The Chemical Society was formed in 1841 (then named the Chemical Society of London) as a result of increased interest in scientific matters.
One of its aims was to hold meetings for "the communication and discussion of discoveries and observations, an account of which shall be published by the Society". In 1847, its importance was recognised by a Royal Charter, which added to its role in the advancement of science, the development of chemical applications in industry. Its members included eminent chemists from overseas including August Wilhelm von Hofmann, who became its president in 1861. Membership was open to all those interested in chemistry, but fellowship was for long restricted to men.
In 1904, Edith Humphrey, thought to be the first British woman to gain a doctorate in chemistry (at the University of Zurich), was one of nineteen women chemists to petition the Chemical Society for admission of women to fellowship. This was eventually granted in 1919, and Humphrey was subsequently elected to fellowship.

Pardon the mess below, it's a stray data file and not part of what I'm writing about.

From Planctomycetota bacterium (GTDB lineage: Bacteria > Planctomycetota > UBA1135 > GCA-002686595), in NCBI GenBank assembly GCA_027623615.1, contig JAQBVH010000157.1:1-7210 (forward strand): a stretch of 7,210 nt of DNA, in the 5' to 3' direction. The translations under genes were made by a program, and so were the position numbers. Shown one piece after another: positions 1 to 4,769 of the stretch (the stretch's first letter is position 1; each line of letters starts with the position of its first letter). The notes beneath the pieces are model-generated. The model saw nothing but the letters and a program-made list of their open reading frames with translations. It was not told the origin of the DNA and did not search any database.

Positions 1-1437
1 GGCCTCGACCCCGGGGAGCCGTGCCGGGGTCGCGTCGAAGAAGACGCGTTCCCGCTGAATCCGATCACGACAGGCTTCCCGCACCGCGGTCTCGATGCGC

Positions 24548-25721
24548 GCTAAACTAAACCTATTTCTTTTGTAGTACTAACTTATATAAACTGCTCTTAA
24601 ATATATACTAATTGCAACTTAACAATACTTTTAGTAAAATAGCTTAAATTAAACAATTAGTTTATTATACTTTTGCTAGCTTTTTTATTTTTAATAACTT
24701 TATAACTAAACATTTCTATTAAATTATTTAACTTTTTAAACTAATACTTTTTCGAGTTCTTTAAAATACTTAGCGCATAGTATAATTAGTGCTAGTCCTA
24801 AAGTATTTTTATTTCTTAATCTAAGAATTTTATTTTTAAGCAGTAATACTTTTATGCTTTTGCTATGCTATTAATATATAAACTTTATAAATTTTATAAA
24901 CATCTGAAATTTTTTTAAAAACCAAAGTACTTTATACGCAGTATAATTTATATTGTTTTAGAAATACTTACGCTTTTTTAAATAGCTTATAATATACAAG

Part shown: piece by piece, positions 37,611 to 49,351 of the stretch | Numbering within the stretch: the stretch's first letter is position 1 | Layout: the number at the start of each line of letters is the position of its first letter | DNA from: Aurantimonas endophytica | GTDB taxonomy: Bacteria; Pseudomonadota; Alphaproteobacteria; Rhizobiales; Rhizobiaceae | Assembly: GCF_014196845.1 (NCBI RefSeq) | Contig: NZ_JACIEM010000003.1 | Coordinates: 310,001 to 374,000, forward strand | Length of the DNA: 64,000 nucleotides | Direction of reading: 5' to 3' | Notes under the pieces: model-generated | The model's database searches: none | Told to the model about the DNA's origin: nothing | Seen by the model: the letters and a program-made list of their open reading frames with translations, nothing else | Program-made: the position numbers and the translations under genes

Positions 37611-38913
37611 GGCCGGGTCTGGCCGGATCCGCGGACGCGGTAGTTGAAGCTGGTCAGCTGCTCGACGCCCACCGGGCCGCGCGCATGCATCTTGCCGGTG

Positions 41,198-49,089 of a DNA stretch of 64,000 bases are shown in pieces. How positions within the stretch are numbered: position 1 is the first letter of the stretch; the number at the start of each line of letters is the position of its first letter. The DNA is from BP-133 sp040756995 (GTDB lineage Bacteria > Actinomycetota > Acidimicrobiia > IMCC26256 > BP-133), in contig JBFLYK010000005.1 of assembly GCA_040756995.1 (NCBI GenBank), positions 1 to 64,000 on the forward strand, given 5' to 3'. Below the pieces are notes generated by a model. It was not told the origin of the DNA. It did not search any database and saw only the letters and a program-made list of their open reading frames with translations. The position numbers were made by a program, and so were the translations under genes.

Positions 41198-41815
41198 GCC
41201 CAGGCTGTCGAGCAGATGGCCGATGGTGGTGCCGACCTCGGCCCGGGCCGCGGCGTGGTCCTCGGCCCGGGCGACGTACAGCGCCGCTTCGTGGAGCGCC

The Chemical Society of London succeeded where a number of previous chemical associations - the Lunar Society's London branch chemical society of the 1780s, the Animal Chemical Club of 1805, the London Chemical Society of 1824 - failed. One assertion of a cause of success of the Chemical Society of London is that it was, unlike its forerunners, a "fruitful amalgamation of the technological and academic chemist".
Its activities expanded over the years, including eventually becoming a major publisher in the field of chemistry. In 1980, it amalgamated with the Royal Institute of Chemistry, the Faraday Society and the Society for Analytical Chemistry to become the Royal Society of Chemistry.
- Rayner-Canham, Marelene; Rayner-Canham, Geoff (2003). "Pounding on the Doors: The Fight for Acceptance of British Women Chemists" (PDF). Bulletin for the History of Chemistry. 28 (2).
- Brock, William H (2011). The Case of the Poisonous Socks: Tales from Chemistry. Royal Society of Chemistry. pp. 67–73.